jeremy said on February 26, 2007

Amen brother! I place this in the same cluster of face palm errors as misspelling of variable/function names. A quick glance says to ones mind everything is there, but upon close inspection inversed letters hath wrought many needless and desperate code alterations.

Jeff Croft said on February 26, 2007

Good reminder, Jonathan.

This is what validation is reallyall about. Validate your own code to find errors which will cause you grief down the line. Don't validate to find errors in someone else's code that are causing you no grief at all. :)

Connor Wilson said on February 26, 2007

I always close everything out of good practice anyways, plus it helps to find elements (<div>'s for example) that have a huge impact on the display that you might've slipped on.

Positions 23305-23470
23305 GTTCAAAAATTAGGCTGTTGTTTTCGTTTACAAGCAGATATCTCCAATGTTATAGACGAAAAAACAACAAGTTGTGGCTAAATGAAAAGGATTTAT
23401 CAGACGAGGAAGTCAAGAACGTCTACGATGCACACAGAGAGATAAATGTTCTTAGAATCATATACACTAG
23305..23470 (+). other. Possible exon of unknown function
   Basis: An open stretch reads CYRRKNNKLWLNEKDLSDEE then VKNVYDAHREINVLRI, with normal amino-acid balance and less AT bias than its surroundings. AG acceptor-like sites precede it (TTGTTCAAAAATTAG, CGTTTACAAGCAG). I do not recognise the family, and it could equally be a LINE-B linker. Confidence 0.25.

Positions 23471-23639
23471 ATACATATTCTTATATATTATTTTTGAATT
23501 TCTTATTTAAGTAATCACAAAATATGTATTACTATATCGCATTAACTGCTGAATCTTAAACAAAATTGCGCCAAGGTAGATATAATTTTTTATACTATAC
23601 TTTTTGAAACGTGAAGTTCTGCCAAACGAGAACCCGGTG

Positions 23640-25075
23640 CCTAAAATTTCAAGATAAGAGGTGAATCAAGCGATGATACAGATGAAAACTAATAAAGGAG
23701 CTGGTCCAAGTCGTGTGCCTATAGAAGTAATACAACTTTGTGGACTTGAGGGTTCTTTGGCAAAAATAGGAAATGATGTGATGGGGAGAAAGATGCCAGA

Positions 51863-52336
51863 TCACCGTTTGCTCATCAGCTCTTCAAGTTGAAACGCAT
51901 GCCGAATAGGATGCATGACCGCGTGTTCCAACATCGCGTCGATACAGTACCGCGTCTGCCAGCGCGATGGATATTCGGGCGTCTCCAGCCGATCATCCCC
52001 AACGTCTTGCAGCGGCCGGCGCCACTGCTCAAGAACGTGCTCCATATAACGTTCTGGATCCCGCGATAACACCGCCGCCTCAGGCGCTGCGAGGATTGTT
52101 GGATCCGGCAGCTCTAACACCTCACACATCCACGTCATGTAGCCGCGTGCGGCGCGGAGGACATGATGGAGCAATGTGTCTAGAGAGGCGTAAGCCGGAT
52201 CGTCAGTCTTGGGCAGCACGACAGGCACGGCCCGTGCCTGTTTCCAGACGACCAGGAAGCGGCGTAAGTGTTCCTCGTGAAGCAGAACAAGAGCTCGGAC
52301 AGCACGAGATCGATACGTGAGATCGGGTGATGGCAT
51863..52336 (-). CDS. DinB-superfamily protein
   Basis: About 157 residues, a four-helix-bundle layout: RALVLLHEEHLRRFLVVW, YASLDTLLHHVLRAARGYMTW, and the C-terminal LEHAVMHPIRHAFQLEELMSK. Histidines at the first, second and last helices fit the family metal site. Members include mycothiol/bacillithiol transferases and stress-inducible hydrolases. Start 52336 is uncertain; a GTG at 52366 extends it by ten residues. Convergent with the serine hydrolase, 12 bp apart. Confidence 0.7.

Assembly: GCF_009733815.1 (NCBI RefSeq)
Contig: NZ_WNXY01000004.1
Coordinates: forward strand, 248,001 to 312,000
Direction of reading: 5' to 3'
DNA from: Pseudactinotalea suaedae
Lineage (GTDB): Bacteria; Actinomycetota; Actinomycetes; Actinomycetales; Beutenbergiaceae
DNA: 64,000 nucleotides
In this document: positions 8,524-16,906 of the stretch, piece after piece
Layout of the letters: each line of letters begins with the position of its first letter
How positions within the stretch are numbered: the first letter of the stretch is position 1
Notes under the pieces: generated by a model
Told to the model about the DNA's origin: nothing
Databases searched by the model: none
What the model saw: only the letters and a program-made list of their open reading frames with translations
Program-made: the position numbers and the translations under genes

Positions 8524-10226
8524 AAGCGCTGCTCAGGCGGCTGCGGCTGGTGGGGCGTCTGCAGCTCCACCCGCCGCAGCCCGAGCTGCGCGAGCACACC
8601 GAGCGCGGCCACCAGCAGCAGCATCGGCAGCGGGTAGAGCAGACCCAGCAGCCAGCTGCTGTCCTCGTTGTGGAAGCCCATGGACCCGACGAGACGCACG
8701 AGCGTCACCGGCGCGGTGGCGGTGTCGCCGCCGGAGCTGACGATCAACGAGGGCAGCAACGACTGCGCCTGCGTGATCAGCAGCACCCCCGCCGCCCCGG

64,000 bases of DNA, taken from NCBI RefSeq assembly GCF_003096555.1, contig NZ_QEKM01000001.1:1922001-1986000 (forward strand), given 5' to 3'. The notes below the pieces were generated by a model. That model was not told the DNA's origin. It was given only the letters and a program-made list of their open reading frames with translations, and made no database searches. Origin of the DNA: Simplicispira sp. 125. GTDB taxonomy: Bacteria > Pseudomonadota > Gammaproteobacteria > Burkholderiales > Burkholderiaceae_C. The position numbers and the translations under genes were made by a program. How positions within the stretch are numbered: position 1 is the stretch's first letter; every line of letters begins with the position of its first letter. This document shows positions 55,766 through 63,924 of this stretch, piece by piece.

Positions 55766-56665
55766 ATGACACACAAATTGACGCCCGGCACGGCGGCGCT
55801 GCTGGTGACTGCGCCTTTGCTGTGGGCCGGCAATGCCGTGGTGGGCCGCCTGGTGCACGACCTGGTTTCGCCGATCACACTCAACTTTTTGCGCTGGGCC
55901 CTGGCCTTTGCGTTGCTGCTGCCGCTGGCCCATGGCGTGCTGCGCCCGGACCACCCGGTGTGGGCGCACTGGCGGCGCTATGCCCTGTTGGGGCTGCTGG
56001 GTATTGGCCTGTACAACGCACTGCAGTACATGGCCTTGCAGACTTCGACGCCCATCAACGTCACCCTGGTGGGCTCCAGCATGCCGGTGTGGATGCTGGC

Montoya said on February 26, 2007

I find that good indentation and spacing in my text editor helps me maintain my tags and tell when I have neglected to close something. Syntax highlighting helps too, as well as a validating editor.

Nate K said on February 26, 2007

I tried validating www.jeffcroft.com and there were 345323 errors. OK, not really - but I agree with Jeff, and others, and - well - you already know this - the W3C validation tool is a gem.

I have run into this working with other developers. They give me code output from a WYSIWYG and expect me to work the CSS/JS - but when the core of the document is screwed up, it puts everything else out of line. This is why I see validation as something that is so important - it affects the other pieces of the puzzle.

Phil said on February 26, 2007

Am I glad I was always taught to close tags, even before (X)HTML. I never knew these problems could exist and now I value that teaching, and of course the common sense that when opening something, you should close it, even more.

Mark Wubben said on February 26, 2007